Tell Me What You See
Chilcoat stirred from the platform and retrieved their breakfast. “Will you live with me now?”
After a moment’s hesitation, Tarra spoke softly. “No. I can’t. We’re two. See, you are tanasin and I’m kasis. We must stay apart to grow so that we can be brought together when we’re needed.” She gestured at the symbols on the table as she pulled her robes into place and hopped down.
“You and your damn weeds... I’m not a plant. I’m a man. I need you—not some mumbo-jumbo about signs and...”
“And God? The writings tell us that we are these things... We can’t change that. We’ll stay as we are.” She kissed him lightly, took a small plum from the plate he had offered and left.
The fire she had kindled on the platform seemed to feel her depart, flickered once, and turned to a single aromatic wisp of smoke that trailed after her. “Damn her and her magic.” He grumbled at the prospect of another night’s work.
He normally didn’t use the little fire pit in the table for his work. He had tried it a couple of times but found that it didn’t draft well and left the shop smoky just as it was now. Maybe she’s right. Maybe my workbench is an altar and I’m offending the gods with my menial labor.
He swept the remaining ashes onto a plate and dumped them in the forge he had built at the far end of the room. They flashed to life in a shower of sparks that swept up the chimney.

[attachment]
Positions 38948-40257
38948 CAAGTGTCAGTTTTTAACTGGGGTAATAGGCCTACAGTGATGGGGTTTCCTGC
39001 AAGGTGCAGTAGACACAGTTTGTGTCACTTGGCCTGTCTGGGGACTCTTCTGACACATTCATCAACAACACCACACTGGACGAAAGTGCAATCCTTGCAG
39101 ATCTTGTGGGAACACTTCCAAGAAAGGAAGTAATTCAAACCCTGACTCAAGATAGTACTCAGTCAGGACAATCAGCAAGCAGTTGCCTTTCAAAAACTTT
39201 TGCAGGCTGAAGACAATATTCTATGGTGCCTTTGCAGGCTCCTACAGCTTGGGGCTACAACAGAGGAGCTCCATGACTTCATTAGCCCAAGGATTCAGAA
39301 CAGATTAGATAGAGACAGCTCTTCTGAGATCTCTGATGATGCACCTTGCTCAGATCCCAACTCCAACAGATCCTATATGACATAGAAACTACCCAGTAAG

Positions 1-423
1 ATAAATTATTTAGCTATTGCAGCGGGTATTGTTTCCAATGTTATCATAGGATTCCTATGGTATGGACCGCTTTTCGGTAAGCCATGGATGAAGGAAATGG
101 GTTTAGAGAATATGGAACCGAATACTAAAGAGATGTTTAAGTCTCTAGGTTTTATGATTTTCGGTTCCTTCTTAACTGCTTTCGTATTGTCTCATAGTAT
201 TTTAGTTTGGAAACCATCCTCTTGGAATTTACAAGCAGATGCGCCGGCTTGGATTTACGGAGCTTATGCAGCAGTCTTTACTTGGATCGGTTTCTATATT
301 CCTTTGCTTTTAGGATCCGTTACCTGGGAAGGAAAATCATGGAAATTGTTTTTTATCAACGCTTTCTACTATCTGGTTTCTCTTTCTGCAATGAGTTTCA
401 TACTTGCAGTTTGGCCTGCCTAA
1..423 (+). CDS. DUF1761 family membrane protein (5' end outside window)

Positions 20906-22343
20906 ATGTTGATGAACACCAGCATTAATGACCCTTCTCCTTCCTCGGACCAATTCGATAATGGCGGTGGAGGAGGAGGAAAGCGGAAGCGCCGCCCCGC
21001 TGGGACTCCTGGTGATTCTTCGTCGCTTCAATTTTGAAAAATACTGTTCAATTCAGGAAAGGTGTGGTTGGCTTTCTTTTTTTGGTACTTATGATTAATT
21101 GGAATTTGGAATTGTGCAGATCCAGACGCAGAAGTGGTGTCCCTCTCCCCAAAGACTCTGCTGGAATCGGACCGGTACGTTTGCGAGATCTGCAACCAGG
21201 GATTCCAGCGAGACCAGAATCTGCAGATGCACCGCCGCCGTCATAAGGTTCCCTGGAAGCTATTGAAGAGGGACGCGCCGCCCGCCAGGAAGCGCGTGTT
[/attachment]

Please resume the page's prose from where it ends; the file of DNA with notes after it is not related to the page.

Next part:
“There, are you happy now?” He spoke to Tangar. “You and your witch girl... You make my life miserable with dreams and memories of how it was, but you give me no answers.”
He stirred the embers and stoked the fire back to life. He was nearly finished with a shovel and needed to temper the blade. The work felt good in his hands and it pulled his mind away from the girl and her mystical ways. He couldn’t help but linger for a moment on her as he remembered the song she had chanted so softly, and the way her arms seemed to writhe under the markings. She truly is a witch. He thought again of Tangar as his father. I have to give you credit, you certainly trained her well.
The fire chased the chill from the autumn evening as he moved the tool close to the coals watching it steam slightly. He remembered how the old man had taught him the process. It was a day not unlike this one. I wasn’t happy about the training lecture. I was going hunting with my friends and really didn’t want to be bothered with such trivial things. After all, I’m a hunter. I don’t need to know about garden tools. The training lasted far too long and his buddies left without him. He remembered how Tangar seemed to take pleasure in ruining his plans in favor of his wisdom.